13909Re: [thewire] black 'n' white (was Year-End list)
- Jan 7, 2002It came out in UK and made the lists of The Wire, NME, MOJO and possibly
Uncut and Q, but usually not as high up as Missy or Jay-Z.
You'll be happy to know the U.S. version is far superior to the UK version
(see review in original post, or www.fastnbulbous.com/nerd_in.htm)
At 08:02 PM 1/7/02 -0600, you wrote:
>N.E.R.D.'s 'In Search Of' is a great record. It didn't come out in the U.S.Fast 'n' Bulbous Music Webzine
>yet, I don't think, aside from the "Lapdance" single. It's due out later
>this month or early next.
>At 07:38 PM 1/7/02 -0600, A.S. Van Dorston wrote:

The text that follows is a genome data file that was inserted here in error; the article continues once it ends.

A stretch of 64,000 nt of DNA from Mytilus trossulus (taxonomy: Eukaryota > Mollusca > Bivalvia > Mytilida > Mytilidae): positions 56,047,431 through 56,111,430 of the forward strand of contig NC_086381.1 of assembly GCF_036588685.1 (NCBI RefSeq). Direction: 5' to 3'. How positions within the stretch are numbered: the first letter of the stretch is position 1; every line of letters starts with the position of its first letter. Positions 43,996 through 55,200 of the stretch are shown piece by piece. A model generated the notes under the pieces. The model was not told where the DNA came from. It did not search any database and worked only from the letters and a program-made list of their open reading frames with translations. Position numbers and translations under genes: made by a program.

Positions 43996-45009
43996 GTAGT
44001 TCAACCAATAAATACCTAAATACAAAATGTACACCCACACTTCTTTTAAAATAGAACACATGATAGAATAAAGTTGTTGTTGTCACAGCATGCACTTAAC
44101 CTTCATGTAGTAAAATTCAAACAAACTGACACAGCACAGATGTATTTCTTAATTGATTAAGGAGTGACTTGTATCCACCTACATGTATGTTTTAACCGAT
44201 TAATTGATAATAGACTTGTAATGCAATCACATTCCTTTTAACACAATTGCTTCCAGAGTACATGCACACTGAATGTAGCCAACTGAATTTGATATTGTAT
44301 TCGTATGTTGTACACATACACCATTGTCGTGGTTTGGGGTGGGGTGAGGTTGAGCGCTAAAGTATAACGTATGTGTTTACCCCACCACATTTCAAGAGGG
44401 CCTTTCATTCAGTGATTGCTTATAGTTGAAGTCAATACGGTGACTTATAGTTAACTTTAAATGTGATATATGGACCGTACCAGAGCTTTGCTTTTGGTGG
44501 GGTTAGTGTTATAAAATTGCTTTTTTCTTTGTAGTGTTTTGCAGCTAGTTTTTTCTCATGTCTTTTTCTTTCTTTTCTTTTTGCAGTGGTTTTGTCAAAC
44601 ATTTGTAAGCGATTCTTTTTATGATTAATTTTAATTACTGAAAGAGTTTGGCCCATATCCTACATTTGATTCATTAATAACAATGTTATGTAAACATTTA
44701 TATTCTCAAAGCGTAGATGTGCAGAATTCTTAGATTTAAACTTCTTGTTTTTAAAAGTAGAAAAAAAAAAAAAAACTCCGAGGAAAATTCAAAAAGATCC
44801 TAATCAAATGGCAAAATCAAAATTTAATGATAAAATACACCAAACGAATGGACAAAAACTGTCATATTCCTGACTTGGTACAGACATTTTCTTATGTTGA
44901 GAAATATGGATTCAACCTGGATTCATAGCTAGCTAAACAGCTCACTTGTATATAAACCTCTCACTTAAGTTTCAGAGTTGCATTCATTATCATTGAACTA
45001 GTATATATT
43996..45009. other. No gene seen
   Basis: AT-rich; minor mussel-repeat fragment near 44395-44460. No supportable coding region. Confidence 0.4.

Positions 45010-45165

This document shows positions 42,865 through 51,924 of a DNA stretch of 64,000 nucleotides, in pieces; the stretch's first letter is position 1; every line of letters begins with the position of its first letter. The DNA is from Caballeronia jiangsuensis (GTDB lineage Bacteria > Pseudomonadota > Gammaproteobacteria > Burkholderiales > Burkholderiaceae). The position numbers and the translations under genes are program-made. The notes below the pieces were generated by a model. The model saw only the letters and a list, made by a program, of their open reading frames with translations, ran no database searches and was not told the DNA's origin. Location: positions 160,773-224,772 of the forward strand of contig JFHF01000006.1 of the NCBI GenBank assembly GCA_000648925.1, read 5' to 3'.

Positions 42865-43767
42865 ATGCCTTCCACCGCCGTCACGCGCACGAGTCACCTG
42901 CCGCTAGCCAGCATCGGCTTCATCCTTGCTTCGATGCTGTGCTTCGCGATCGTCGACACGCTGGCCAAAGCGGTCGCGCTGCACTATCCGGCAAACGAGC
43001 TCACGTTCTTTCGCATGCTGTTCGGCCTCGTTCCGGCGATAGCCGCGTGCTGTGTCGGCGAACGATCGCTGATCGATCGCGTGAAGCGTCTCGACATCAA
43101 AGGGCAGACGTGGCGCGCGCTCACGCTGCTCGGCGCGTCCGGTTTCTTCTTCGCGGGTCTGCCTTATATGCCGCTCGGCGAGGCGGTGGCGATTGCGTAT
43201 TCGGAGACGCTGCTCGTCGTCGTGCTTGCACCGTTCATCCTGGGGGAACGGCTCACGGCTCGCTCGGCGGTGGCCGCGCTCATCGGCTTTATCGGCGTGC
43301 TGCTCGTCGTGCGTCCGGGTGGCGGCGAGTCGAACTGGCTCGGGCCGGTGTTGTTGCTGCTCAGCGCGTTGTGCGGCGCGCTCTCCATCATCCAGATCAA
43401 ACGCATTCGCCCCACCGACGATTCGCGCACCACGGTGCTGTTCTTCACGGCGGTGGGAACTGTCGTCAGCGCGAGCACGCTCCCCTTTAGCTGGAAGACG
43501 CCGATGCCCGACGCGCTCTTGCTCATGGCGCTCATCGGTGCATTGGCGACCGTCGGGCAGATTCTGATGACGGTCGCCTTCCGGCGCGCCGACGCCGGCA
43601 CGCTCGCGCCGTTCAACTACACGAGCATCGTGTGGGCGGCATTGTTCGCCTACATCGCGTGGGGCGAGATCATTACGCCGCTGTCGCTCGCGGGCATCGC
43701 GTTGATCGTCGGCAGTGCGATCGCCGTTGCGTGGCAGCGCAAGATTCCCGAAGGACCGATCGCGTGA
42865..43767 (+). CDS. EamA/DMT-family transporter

> >Listen to the entire Missy Elliott album and it's not as consistent as Supa
> >Dupa Fly, but better than her second album. I think it was good -- I
> >ranked it about 81 in my list. I think my original question was, is it
> >possible that Miss E, Jay-Z and Cannibal Ox were near the top of the lists
> >because they were the few token black artists, so they carried extra weight
> >in some minds? Let's say if those albums hovered just below a critic's top
> >10 or 20, they might be accused of having homogenous taste. So perhaps the
> >ranking gets inflated for the sake of "balance." Or perhaps not. Why not
> >put N*E*R*D at the top -- is it possible they aren't "black" enough,
> >because their album represents a synthesis with rock music, which is
> >considered "white," despite the valiant efforts of Hendrix, Isley Bros,
> >Funkadelic, Bad Brains and now Black Jack Johnson Project, to reclaim it?
> >Just questions, not any sort of theory.
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